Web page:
Ack.  Too big to put under power lines.

Here’s a surprise – Trees grow bigger once you plant them!  

For realsies, though, it is surprising how many people plant trees either too close to a structure, right under power lines, or without thinking of how big they actually get.  The house we moved into three years ago had four trees that were 30-35 years old.  Every single tree was planted in a problem area! We have had to massively prune each of them to reduce canopy size or avoid wires, and we may end up needing to remove them.

So how do you plan appropriately?  First, look up their mature size.  Many native eastern woodland trees, for example, grow upwards of 80 feet, with a 50-60 foot spread.  Make sure there are no structures within that mature zone.

Just as importantly, the roots may cause problems if a tree is planted too closely to a structure.  It is much more difficult to tell the size and pattern of mature root growth, but at least try to look it up.  A general rule is that the root zone will be as wide as the canopy.  However, some trees go wider, especially as they mature.

The silver maple is another such problem tree.  Not only does it have the breakage issues shared by the Bradford Pear, but it also shoots surface roots out much farther than the canopy.  These roots tear up sidewalks and foundations all across the eastern US suburbs.

So plan appropriately

 5. Know your soil

Not only should you know the regional soil composition, but you should also know the soil makeup on your property.  Many suburban and urban areas have altered soils from development and centuries of human disturbance.  In urban areas, many properties have unknown deposits or fills underneath the surface.

This knowledge is important because different trees thrive in different types of soil.  Some are great in clay soils, some in sandy.  Some prefer wet soils, others tolerate drought.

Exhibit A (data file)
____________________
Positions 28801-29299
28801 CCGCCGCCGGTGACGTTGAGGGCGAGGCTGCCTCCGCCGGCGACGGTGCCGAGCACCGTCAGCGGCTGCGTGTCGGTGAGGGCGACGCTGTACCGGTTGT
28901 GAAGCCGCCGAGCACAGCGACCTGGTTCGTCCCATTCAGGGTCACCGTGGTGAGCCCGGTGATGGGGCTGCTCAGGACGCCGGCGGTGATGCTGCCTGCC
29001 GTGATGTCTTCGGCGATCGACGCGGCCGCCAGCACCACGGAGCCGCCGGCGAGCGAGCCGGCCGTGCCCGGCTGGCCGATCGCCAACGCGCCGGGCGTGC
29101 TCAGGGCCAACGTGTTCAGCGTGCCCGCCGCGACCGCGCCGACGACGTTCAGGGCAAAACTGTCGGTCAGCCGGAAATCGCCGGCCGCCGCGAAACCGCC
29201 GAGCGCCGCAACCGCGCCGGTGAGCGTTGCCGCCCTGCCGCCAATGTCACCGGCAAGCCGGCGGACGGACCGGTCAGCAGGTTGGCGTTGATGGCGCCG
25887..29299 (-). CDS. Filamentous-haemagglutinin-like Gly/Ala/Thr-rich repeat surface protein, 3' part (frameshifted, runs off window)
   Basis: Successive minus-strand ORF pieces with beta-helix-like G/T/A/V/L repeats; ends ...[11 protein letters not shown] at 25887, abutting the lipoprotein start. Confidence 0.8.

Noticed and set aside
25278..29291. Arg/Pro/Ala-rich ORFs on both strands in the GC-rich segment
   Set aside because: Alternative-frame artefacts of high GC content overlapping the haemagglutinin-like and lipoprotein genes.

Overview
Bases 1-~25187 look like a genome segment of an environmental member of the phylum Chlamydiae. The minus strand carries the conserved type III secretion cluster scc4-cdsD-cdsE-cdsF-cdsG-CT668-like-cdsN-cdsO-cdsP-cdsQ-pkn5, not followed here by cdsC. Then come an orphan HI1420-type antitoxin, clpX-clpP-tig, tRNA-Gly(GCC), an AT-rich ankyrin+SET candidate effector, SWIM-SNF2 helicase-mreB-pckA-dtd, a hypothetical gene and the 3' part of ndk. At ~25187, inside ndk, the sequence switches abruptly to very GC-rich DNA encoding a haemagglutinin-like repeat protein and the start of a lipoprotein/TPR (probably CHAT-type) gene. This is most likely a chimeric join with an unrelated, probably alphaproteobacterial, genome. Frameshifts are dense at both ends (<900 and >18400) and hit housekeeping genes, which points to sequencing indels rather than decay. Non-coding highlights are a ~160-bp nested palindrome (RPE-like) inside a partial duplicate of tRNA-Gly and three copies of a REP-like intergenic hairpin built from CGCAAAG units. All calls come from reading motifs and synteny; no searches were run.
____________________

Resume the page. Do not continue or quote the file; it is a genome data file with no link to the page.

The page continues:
As an example, I have noticed that many old Chicago suburbs have thornless honey locust trees lining most streets.  Each tree is given only a tiny square of dirt at the base of the tree, surrounded by pavement.  These trees are able to thrive despite such negligence, because they thrive on poor clay soils, fix their own nitrogen, and can tolerate limited surface water availability.

The easiest way to figure this out?  Look up your county soil and water conservation district, or local agricultural extension office and ask them about regional soil composition.  Specifically, ask them:

  • What is your subsoil composition? Clay? Sand? Loam?
  • What is the general pH of your soil?
  • How deep is your bedrock?

They should be able to provide you a general recommendation for your area.  If you want specifics, you can ask them to send you a soil test kit for details.  I highly recommend you get a soil test, as soils are often change during construction development.

 6. Thinking long term

Let’s face it.  Most trees, if planted properly, will outlive us by far.  Thus, we need to consider the long term needs of the tree.  Sure, you’re great at watering and caring for the tree the first month after you plant it, but what about after that?  What about in five years? Ten?  What does the future homeowner need to do in fifty years?  

It may seem ridiculous to plan that far in advance, but think of it this way: Trees add value to your property when properly planted.  Can you buy a 50 year old oak?  Sure, and you can drive behind the delivery truck in your Lamborghini (I do it all the time).  A mature tree is something that can only be planned with time.  This can become a major selling point for your property in the future, or it can become a major hindrance.

So long term needs are:

  • Size and obstacle planning, as discussed before
  • Long term resource utilization – e.g. enough natural water availability
  • Long term pruning or care needs
  • Disease resistance

Get these straight, and you’re pretty well set.

Okay, so you’re all set and ready to plant!  Making sure your tree is set for success is just as important as the planting and early care of your tree.  Now, you’re set to plant!

I’ve put together a super easy guide for properly planting your tree.  Check it out below to plant like a pro!


“Society grows great when old men plant trees whose shade they know they shall never sit in.”

– Greek Proverb



Gaia’s Garden by Toby Hemmenway

Ready to plant your tree?  Get your free copy of The Quick Guide to Tree Planting Like a Pro